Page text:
Fibromyalgia is a chronic pain disorder affecting millions worldwide, including an estimated 10 million Americans. It is characterized by widespread musculoskeletal pain, fatigue, and tenderness in specific areas of the body and can also cause a range of other symptoms. Suffering from this disease can drastically affect your daily life, and getting this diagnosis is hard; it’s crucial to know what the condition entails and when it’s time to visit your healthcare provider to talk about your concerns.
What Is Fibromyalgia?
Fibromyalgia is a chronic health condition characterized by widespread musculoskeletal pain and tenderness, as well as extreme fatigue. It is believed to be caused by the amplification of pain signals in the brain and spinal cord, leading to fluctuating periods of symptoms, known as flare-ups. This means fibromyalgia patients have periods with none (and mild) symptoms and periods with many (and severe symptoms). How long these flareups persist is different for each case. These flare-ups can be emotionally and physically overwhelming for those living with fibromyalgia.
Causes & Risk Factors of Fibromyalgia
Medical experts and researchers believe fibromyalgia may be caused by changes in the brain and spinal cord that occur due to repeated nerve stimulation. These changes may involve an abnormal increase in pain-signaling chemicals in the brain and the development of a heightened sensitivity to pain signals in the brain’s pain receptors. The specific factors that contribute to these changes are not fully understood but may include genetic predisposition, infections, and physical or emotional trauma. However, this isn’t the officially determined cause, because there isn’t one yet. What medical experts do know is that there are factors that increase the likelihood of fibromyalgia in people. Risk factors include:
- Gender; women are more often diagnosed with fibromyalgia
- Hereditary; immediate family members have already been diagnosed with fibromyalgia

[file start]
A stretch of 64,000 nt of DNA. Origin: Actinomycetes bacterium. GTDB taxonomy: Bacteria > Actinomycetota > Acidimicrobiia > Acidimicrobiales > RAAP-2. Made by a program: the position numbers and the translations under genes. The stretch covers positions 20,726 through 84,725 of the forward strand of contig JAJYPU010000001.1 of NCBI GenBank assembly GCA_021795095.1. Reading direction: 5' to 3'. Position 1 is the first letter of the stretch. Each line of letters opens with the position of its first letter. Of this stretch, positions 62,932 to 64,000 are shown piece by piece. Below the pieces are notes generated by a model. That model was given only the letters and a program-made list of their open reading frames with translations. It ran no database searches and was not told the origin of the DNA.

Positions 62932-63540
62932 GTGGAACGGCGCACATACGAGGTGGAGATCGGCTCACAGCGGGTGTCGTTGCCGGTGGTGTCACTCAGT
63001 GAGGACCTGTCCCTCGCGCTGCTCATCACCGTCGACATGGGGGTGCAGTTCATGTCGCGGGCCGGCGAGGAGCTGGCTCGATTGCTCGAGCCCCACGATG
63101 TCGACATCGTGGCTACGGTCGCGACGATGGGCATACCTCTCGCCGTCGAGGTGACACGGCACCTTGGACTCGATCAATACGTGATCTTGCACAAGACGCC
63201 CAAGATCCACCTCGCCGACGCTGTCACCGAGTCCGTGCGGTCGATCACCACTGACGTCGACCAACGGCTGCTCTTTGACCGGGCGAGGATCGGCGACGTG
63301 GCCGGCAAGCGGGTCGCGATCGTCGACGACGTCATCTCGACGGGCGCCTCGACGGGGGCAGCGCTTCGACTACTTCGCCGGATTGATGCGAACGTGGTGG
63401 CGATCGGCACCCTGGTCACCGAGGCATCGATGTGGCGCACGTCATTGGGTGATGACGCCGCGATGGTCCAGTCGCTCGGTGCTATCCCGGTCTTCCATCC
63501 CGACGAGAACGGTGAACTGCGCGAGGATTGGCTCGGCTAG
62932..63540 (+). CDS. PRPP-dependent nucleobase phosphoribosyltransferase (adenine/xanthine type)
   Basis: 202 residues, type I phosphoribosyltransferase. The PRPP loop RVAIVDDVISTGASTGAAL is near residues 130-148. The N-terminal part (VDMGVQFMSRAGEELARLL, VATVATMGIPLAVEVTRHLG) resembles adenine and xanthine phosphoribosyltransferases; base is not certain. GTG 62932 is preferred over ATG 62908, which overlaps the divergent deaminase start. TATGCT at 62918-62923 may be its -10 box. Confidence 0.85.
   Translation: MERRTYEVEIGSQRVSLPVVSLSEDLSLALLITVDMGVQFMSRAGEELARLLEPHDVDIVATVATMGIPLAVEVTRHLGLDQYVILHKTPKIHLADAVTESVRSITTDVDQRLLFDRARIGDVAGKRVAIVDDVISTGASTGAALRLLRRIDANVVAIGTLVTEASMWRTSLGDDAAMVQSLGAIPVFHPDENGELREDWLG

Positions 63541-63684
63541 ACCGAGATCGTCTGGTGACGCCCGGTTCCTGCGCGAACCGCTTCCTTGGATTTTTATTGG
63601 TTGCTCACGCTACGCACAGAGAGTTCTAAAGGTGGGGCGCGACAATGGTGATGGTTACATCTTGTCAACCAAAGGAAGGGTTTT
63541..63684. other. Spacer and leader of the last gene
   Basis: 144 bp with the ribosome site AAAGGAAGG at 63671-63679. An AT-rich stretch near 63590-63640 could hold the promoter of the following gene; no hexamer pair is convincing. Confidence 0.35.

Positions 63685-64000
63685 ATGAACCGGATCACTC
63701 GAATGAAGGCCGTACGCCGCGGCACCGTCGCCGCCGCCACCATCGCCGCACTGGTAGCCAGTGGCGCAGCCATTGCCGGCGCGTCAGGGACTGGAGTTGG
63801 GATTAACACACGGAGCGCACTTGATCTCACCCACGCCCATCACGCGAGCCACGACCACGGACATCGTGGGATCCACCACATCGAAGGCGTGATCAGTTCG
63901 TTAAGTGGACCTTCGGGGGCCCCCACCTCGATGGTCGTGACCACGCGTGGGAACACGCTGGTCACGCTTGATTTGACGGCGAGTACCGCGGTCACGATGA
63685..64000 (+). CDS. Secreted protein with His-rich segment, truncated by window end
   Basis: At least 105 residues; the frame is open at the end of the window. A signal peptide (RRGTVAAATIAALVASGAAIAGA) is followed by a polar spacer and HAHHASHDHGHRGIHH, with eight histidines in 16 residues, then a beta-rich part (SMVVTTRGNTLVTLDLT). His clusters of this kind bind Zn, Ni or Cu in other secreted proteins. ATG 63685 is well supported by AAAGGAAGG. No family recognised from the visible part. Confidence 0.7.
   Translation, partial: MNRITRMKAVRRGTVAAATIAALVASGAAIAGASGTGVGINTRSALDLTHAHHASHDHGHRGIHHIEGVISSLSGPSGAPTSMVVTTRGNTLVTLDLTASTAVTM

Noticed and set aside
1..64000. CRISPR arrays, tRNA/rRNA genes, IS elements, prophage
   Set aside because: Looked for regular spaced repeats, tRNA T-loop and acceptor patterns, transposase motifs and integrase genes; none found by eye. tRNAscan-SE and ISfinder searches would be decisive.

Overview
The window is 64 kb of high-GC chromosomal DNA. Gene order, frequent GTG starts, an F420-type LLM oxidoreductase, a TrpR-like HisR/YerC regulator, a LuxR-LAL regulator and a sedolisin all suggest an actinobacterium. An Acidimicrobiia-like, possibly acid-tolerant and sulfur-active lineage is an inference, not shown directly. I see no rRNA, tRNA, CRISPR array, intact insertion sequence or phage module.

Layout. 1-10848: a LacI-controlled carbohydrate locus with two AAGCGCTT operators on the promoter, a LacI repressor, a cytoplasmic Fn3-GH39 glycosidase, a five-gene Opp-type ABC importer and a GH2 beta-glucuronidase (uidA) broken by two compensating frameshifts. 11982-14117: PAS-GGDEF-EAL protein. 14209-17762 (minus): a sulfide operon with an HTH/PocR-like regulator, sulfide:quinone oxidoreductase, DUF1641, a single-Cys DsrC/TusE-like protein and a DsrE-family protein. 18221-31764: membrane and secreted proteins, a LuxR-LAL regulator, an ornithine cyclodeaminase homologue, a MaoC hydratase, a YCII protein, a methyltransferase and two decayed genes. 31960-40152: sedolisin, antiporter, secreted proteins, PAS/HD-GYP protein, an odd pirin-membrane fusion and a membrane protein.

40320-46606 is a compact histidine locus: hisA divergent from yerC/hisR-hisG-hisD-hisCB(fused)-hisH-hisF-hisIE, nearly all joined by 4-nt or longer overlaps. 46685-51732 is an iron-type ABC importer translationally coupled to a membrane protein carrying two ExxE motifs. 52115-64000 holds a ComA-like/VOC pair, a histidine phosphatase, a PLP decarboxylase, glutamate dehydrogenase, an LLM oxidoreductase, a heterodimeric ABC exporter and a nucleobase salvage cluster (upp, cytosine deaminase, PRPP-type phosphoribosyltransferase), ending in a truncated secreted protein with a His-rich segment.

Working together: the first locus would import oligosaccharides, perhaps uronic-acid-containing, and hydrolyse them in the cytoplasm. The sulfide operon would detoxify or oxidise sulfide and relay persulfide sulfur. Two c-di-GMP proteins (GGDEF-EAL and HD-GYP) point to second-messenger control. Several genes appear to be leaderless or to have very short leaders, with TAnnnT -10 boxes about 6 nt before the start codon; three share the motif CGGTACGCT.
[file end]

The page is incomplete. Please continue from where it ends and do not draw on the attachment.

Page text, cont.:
- Chronic illnesses; having osteoarthritis, rheumatoid arthritis, lupus, depression, or irritable bowel syndrome
- Age; people older than 40 are more often diagnosed
- Stress & trauma
Fibromyalgia (flare-ups) can be triggered by various stressors, which can differ from person to person. Some common triggers include emotional stress, changes in daily routine, dietary changes or malnutrition, hormone fluctuations, sleep disturbances, weather or temperature changes, illness, and changes to medication or treatment routine. It is important to pay attention to your own individual triggers and try to manage them as best as possible to reduce the frequency of flare-ups.
Symptoms of Fibromyalgia
The main symptoms of fibromyalgia include widespread, long-lasting pain, fatigue, and cognitive difficulties such as difficulty focusing and concentrating. The pain associated with fibromyalgia is often described as a constant dull ache and must occur on both sides of the body and above and below the waist to be considered widespread. People with fibromyalgia may also experience disrupted sleep due to pain and may have other sleep disorders like restless legs syndrome and sleep apnea. The cognitive difficulties, often referred to as “fibro fog,” can impact daily activities and mental tasks.
Fibromyalgia is often accompanied by other health conditions, including:
- Irritable bowel syndrome
- Chronic fatigue syndrome
- Migraine or other forms of headaches
- Interstitial cystitis or painful bladder syndrome
- Temporomandibular joint disorders
- Anxiety and/or depression
- Postural tachycardia syndrome
- Insomnia and/or other sleep disorders.
To be diagnosed with fibromyalgia, a person must experience widespread pain throughout the body for at least three months. To meet the diagnostic criteria, pain must be present in at least four of the following five areas: the left upper region (including shoulder, arm, or jaw), right upper region (including shoulder, arm, or jaw), left lower region (including hip, buttock, or leg), right lower region (including hip, buttock, or leg), and the axial region (including neck, back, chest, or abdomen).
There is no one-size-fits-all treatment for fibromyalgia. Which means it’s important to work with a healthcare professional to find a treatment that is effective for you. It is also important to keep your healthcare provider informed of any changes in your symptoms. Including when they improve or worsen. Some treatment options that may be helpful, include over-the-counter or prescription pain medication, exercises such as stretches or strength training, sleep therapy, cognitive behavioral therapy, stress management therapy, and antidepressants.
Unfortunately, there isn’t a cure for fibromyalgia. Treatments will only help to manage the pain and other symptoms. For more information about fibromyalgia and what possible treatment options are, continue your online research here: